“And here is Idan, Crown Prince of the Madrinan Empire,” Ilvana said. She gestured towards the young man standing between the Emperor and his advisor. “Your future husband.” Prince Idan was tall and well-built, with red hair, a strong-boned, handsome face, and clear green eyes. His clothes and armor were less elaborate and more practical-looking than his father’s. Though he was young and handsome, his expression was grim.
Juzeva hadn’t expected such a courtly speech. The Prince had clearly spent a great deal of time practicing it, and Juzeva found herself moved by the effort. If nothing else, she would be married to a gentleman. She bowed her head to him, grateful for his courtesy and thoughtfulness. “I thank you, Prince Idan. I too will do my best to make our union a successful one.”
She watched the Prince take his place beside his father again. Her gaze slid past Sajur Golu’s face just as the priest was hiding a look of deep contempt. Another prickle of revulsion or fear, or both, crept up her spine.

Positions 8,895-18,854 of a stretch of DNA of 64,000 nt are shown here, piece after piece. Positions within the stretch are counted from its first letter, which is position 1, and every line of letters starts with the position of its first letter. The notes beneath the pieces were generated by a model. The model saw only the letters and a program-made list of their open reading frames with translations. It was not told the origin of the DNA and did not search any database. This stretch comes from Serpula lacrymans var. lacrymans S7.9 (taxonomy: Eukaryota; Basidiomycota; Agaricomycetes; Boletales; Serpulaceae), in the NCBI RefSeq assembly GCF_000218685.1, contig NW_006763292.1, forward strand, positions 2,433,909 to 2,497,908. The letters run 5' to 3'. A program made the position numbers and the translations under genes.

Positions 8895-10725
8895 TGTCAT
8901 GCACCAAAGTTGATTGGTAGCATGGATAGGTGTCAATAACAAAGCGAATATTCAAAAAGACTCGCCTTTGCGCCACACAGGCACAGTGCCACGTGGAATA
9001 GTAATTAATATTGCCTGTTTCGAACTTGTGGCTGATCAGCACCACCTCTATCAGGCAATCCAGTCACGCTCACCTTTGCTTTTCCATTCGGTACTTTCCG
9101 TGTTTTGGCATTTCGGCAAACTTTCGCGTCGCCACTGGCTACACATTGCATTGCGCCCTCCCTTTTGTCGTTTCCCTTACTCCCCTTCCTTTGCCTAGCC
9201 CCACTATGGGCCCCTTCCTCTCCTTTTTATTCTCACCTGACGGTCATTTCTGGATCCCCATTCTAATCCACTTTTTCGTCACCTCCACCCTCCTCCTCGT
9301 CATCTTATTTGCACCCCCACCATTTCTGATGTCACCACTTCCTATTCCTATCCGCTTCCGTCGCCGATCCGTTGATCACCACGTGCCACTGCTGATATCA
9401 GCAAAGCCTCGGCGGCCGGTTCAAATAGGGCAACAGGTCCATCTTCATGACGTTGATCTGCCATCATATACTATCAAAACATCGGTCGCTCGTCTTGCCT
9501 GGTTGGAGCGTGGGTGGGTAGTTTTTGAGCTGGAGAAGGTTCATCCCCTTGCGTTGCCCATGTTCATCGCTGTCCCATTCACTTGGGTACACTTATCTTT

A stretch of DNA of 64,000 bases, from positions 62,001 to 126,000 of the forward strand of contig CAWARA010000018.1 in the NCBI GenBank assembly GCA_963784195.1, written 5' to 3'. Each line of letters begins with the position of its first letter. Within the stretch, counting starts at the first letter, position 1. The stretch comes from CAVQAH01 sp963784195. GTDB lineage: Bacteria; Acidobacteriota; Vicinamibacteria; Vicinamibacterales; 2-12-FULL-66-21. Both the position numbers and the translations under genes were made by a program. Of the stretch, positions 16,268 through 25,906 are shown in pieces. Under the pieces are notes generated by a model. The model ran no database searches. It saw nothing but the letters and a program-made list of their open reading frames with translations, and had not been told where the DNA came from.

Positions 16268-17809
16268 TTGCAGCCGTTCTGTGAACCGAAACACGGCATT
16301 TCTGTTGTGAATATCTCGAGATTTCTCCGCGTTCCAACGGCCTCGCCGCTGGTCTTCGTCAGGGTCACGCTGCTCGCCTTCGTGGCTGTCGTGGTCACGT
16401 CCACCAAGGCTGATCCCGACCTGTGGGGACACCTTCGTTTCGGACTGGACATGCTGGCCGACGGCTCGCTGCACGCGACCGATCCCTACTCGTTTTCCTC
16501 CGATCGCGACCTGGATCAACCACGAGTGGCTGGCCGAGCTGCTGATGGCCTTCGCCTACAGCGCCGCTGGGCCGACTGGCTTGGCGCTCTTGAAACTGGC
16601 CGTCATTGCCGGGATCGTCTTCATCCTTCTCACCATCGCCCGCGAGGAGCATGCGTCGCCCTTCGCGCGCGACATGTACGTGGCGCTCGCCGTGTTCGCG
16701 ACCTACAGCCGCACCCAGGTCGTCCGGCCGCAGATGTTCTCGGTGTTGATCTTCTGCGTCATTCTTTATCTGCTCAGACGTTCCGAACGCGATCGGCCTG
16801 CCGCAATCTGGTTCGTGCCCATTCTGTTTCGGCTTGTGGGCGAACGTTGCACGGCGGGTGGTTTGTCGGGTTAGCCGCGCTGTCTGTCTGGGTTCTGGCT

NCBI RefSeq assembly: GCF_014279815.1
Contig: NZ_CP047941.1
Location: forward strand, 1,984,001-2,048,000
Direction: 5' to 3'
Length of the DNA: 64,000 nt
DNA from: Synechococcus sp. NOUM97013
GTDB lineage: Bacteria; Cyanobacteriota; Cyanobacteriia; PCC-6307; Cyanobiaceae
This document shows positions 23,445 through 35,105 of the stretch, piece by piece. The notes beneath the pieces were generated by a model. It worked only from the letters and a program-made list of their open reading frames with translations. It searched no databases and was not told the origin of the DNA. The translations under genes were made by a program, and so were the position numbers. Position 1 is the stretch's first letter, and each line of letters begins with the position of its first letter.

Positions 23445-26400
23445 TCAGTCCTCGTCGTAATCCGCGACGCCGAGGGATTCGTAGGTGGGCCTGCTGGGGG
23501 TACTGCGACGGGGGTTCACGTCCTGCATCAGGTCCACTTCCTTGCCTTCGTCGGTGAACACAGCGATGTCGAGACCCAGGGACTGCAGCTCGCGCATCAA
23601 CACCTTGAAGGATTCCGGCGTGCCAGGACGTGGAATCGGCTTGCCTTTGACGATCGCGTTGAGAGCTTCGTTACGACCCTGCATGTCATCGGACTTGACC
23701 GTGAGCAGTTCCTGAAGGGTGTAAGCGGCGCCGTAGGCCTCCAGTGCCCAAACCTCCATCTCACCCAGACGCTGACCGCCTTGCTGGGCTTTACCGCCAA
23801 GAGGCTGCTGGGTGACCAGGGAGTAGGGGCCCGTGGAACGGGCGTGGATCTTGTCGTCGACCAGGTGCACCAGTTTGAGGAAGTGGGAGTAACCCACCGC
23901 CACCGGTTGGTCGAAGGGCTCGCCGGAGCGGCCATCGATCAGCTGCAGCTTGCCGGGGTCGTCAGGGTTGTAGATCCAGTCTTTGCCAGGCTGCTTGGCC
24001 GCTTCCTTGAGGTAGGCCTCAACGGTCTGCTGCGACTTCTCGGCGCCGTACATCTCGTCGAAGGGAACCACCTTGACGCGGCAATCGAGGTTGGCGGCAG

“Let us be done with this, then,” Queen Ilvana said. She and Ezdar moved to a table which stood beneath the great middle window, where a scribe waited with the marriage and peace treaties. The scribe began reading the documents out loud. Juzeva didn’t bother to pay close attention; it made no difference whether or not she knew what they said. The terms had all been worked out already. She had had no say in them, and her opinion and consent had not been asked. The essence of the agreements was that, in exchange for a marriage-link to the Savaru royal family, which would bring with it a significant voice on the Queen’s Council and a healthy portion of the profits from Savaru’s rich fishing, farming, handcraft, and mining enterprises, the Madrinan Empire promised to not run its armies over the land. A bloodless defeat for Savaru, a quick and cheap victory for the Empire.
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